8 Ways To Make Mucking Stalls Easy


Much like everything related to horses, it’s a marathon and not the sprint game. Mucking stalls is no exception. There will be times when you need to strip a stall, scrub the walls, and start from scratch. In between those times, a few simple tips will make mucking that manure much easier.


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Make sure your horse is somewhere else when you are mucking stalls.


  • This tip comes from a safety standpoint, and one of convenience for you, the stall picker.


  • The closest call I have seen is wheelbarrow handles poking into the stall and a horse bumping them. He gave himself a spook, but luckily he was smart enough not to panic.


  • The naughtiest thing that I have witnessed is a horse jumping over the wheelbarrow into the barn aisle and taking off. Luckily again, he cleared it.


  • The most horrible thing I have seen is a horse backing into the muck rake’s handle as it rested in the wheelbarrow. His person had stepped out for a sec and came back to an impaled horse. The wooden handle actually entered under the tail and went sideways, causing major hemorrhaging. Luckily, a vet was at the barn treating another horse when it happened.


  • The safest place for your horse is out of the stall! But, it’s not always possible. In that case, keep your horse busy in one corner with a haynet. Keep your handles pointed into the barn aisle. Use a stall guard or chain at the top part of the door to discourage escapes if that’s the type of horse you have.


wheelbarrow with manure fork

This wheelbarrow has a handle that is one piece in a U shape. Have I seen a horse get stuck there? YES.


Take out buckets and tubs before you muck.


  • This helps create space for you to work, and any dust that you toss up will not land on your horse’s plates and bowls. This is also a handy way to force yourself to do some scrubbing! No horse wants to eat from a crusty bowl or drink from a slimy tub.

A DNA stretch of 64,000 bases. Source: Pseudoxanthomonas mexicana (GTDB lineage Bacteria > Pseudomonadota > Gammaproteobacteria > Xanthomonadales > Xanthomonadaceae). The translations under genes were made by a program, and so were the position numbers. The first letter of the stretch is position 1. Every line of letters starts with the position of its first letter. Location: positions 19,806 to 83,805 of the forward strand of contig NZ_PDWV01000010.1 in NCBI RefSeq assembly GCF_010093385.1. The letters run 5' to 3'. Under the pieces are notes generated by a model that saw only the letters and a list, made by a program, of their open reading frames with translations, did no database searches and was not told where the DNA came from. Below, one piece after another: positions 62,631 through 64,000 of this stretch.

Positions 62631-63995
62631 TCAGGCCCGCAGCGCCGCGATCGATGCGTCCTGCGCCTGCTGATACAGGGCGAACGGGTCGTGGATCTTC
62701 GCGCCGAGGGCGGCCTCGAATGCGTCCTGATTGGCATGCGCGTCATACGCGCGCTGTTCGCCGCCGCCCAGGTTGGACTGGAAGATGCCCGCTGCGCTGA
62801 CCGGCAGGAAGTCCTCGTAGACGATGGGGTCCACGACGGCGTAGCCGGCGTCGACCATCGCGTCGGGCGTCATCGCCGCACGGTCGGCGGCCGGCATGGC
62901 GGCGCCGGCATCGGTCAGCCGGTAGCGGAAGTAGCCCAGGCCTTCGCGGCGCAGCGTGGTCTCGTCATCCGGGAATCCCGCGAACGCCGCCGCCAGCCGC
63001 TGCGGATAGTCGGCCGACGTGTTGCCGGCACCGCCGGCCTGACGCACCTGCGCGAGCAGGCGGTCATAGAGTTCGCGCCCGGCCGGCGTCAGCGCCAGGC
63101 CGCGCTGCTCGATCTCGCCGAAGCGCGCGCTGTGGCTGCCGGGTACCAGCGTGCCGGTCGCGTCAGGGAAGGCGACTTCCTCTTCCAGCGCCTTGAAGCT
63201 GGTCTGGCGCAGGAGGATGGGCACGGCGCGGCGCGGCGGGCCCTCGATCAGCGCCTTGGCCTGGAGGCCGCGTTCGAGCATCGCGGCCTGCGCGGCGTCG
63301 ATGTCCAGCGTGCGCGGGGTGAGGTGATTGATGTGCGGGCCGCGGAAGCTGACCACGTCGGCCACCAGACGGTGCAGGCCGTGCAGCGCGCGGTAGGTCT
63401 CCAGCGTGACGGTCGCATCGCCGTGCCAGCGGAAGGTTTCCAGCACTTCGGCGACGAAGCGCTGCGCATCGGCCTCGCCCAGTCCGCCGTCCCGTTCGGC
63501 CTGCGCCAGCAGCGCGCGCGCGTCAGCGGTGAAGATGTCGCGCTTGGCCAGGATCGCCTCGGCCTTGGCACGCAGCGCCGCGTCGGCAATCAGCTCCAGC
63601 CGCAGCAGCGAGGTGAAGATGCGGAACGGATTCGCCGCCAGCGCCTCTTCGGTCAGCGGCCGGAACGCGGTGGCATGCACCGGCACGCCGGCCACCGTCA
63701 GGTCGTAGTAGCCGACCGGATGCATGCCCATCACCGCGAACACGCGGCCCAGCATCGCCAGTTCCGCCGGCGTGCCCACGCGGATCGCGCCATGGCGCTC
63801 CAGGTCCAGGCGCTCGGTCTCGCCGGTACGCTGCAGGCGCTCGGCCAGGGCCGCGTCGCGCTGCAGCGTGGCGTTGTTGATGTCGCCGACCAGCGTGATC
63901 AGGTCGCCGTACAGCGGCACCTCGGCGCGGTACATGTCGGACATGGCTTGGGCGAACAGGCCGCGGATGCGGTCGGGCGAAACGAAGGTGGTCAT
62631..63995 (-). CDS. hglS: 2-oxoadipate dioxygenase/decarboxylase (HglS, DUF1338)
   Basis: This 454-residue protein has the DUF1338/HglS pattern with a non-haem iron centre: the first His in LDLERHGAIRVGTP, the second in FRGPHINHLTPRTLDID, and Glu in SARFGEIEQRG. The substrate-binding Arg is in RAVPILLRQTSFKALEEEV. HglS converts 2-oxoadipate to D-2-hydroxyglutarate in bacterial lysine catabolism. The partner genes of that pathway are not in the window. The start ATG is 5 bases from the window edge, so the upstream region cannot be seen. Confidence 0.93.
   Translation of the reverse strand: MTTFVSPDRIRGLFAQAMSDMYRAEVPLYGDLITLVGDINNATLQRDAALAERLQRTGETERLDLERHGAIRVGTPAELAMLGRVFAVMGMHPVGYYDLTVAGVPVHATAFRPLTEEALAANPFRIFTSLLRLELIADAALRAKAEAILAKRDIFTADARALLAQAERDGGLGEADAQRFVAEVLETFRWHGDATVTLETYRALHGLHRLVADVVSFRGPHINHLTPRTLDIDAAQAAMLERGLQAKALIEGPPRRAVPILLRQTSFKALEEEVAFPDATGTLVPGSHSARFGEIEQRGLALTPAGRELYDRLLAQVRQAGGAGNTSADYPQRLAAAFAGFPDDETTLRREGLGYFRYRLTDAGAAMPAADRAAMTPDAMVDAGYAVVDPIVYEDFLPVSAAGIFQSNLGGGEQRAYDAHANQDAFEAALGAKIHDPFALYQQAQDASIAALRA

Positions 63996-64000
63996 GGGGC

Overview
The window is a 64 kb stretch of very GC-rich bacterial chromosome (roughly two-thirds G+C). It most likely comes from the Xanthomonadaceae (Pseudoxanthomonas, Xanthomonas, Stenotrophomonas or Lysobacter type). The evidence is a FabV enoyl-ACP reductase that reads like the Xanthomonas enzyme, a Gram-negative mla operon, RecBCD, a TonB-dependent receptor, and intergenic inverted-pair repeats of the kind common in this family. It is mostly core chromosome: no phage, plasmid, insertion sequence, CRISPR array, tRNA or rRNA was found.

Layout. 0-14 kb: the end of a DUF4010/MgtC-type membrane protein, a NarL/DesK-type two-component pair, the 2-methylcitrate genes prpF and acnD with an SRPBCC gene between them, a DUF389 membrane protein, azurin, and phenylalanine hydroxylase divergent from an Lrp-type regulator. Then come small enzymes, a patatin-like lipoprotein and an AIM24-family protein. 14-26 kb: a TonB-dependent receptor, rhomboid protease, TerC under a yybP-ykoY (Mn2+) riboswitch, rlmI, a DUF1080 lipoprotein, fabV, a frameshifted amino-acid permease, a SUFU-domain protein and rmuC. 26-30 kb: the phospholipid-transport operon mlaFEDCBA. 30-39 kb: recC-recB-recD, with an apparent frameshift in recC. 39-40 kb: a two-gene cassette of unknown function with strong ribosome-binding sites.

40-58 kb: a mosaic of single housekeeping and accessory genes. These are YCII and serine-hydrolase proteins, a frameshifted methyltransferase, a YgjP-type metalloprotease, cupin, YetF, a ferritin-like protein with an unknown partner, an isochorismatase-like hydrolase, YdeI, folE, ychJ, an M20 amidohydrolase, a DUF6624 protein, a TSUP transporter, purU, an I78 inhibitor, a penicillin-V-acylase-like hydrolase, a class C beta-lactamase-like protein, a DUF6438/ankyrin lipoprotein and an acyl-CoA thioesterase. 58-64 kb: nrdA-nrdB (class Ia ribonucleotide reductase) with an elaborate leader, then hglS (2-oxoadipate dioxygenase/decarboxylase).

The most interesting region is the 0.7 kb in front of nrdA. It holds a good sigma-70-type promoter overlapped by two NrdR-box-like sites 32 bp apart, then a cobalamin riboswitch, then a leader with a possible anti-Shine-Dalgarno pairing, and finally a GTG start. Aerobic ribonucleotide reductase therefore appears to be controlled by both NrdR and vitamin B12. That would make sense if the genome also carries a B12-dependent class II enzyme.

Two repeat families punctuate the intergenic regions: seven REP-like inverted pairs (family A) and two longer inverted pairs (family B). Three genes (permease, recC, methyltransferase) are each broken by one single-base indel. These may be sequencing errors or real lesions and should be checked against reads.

Don’t keep bedding under hay nets, tubs, or buckets.


  • This just gives your horse a place to get drool, bits of hay, stray pellets, and his bedding all mixed up. And don’t even get me started on what happens when a horse eats wet hay over bedding. It only takes a day before that hay becomes rancid.


Use different types of bedding according to your horse’s habits and your preferences.


  • My go-to combo is sawdust or wood pellets in pee spots, covered by shavings. The shavings are fluffy and comfortable, while the wood pellets are absorbent and any dust they make is covered.


  • Another combo is wood pellets under straw. Or you could try gravel under the bedding if your stalls don’t have mats. Or what about adding cardboard shavings into the mix? Super absorbent and zero dust with cardboard.



stall door that slides open

Lots of bedding going on here! Pellets and shavings in the stall, stone dust in the attached paddock.


Bank the walls of your stalls with bedding.


  • This can be a part of the deep litter bedding system, or you may just want to bank the walls without the deep part.


  • With the deep litter bedding system, you keep extra fresh bedding packed the walls. The main part of the floor is deep, and you only pick out the wet parts and manure. Pull down some more bedding after each pick. Your horse’s weight will pack down the stall creating a really thick layer. It’s not a system for every barn, but can work for horse that are mostly tidy.


If your horse is a tornado, keep the middle thin until night.


  • Tornado horses enjoy the sensation of being a bedding-blender and will generally mix everything up. It’s a pain to muck stalls when everything is smeared around, and much more bedding gets soiled than with a non-tornado horse.


  • You can strip away MOST of the bedding in the middle of the stall and push it against the walls for messy horses. I would do this during the day when he won’t be laying down. Leave just enough to soak up urine, but not enough that he redecorates with it all. At night, make the bed deeper.